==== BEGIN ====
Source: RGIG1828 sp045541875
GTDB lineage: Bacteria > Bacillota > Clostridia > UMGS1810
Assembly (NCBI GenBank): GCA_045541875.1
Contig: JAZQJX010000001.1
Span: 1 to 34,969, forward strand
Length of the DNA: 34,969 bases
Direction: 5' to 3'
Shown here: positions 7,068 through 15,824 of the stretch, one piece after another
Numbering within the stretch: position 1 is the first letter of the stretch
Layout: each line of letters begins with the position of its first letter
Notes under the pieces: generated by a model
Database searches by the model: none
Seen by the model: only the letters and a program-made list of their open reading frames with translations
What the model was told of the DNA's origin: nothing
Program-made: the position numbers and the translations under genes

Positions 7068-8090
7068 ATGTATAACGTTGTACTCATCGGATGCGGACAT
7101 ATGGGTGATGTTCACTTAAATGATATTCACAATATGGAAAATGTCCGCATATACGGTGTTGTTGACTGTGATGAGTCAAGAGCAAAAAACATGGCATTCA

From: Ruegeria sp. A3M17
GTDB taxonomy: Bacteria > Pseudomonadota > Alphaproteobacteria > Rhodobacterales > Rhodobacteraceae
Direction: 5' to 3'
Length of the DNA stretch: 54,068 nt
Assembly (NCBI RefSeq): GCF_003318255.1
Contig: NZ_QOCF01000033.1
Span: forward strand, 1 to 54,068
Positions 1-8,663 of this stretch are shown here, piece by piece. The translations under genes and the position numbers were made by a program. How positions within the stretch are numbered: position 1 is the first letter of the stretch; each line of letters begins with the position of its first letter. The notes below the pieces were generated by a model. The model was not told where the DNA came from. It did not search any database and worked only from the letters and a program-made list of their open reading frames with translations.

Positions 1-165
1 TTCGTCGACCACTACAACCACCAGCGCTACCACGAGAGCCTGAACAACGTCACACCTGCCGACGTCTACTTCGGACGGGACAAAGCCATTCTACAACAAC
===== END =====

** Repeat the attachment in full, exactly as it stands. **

Source: RGIG1828 sp045541875
GTDB lineage: Bacteria > Bacillota > Clostridia > UMGS1810
Assembly (NCBI GenBank): GCA_045541875.1
Contig: JAZQJX010000001.1
Span: 1 to 34,969, forward strand
Length of the DNA: 34,969 bases
Direction: 5' to 3'
Shown here: positions 7,068 through 15,824 of the stretch, one piece after another
Numbering within the stretch: position 1 is the first letter of the stretch
Layout: each line of letters begins with the position of its first letter
Notes under the pieces: generated by a model
Database searches by the model: none
Seen by the model: only the letters and a program-made list of their open reading frames with translations
What the model was told of the DNA's origin: nothing
Program-made: the position numbers and the translations under genes

Positions 7068-8090
7068 ATGTATAACGTTGTACTCATCGGATGCGGACAT
7101 ATGGGTGATGTTCACTTAAATGATATTCACAATATGGAAAATGTCCGCATATACGGTGTTGTTGACTGTGATGAGTCAAGAGCAAAAAACATGGCATTCA

From: Ruegeria sp. A3M17
GTDB taxonomy: Bacteria > Pseudomonadota > Alphaproteobacteria > Rhodobacterales > Rhodobacteraceae
Direction: 5' to 3'
Length of the DNA stretch: 54,068 nt
Assembly (NCBI RefSeq): GCF_003318255.1
Contig: NZ_QOCF01000033.1
Span: forward strand, 1 to 54,068
Positions 1-8,663 of this stretch are shown here, piece by piece. The translations under genes and the position numbers were made by a program. How positions within the stretch are numbered: position 1 is the first letter of the stretch; each line of letters begins with the position of its first letter. The notes below the pieces were generated by a model. The model was not told where the DNA came from. It did not search any database and worked only from the letters and a program-made list of their open reading frames with translations.

Positions 1-165
1 TTCGTCGACCACTACAACCACCAGCGCTACCACGAGAGCCTGAACAACGTCACACCTGCCGACGTCTACTTCGGACGGGACAAAGCCATTCTACAACAAC